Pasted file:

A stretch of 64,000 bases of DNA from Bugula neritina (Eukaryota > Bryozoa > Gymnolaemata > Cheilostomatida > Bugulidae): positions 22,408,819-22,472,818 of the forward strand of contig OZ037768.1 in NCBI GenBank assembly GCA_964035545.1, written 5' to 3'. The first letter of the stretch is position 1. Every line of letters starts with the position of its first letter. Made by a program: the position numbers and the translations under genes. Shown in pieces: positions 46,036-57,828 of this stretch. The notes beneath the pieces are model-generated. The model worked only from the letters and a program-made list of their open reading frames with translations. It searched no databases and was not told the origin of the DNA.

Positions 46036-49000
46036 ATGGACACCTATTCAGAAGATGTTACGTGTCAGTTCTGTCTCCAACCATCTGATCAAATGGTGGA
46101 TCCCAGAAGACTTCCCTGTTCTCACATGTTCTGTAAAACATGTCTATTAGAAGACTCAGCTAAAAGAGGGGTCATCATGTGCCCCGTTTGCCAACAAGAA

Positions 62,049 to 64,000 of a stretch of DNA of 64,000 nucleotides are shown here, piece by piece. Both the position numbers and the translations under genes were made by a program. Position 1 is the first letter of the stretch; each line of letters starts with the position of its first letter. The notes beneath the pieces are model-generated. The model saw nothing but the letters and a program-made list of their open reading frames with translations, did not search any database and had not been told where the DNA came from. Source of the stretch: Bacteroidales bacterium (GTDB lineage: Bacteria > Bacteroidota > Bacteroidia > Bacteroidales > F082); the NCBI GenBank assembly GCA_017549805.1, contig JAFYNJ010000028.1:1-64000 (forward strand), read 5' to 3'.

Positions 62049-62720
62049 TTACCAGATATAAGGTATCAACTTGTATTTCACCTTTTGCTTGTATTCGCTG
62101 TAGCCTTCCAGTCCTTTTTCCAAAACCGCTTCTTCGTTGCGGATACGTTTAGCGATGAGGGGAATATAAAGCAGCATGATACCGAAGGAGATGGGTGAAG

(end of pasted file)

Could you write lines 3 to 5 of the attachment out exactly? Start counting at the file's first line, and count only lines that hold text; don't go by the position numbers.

46036 ATGGACACCTATTCAGAAGATGTTACGTGTCAGTTCTGTCTCCAACCATCTGATCAAATGGTGGA
46101 TCCCAGAAGACTTCCCTGTTCTCACATGTTCTGTAAAACATGTCTATTAGAAGACTCAGCTAAAAGAGGGGTCATCATGTGCCCCGTTTGCCAACAAGAA

Positions 62,049 to 64,000 of a stretch of DNA of 64,000 nucleotides are shown here, piece by piece. Both the position numbers and the translations under genes were made by a program. Position 1 is the first letter of the stretch; each line of letters starts with the position of its first letter. The notes beneath the pieces are model-generated. The model saw nothing but the letters and a program-made list of their open reading frames with translations, did not search any database and had not been told where the DNA came from. Source of the stretch: Bacteroidales bacterium (GTDB lineage: Bacteria > Bacteroidota > Bacteroidia > Bacteroidales > F082); the NCBI GenBank assembly GCA_017549805.1, contig JAFYNJ010000028.1:1-64000 (forward strand), read 5' to 3'.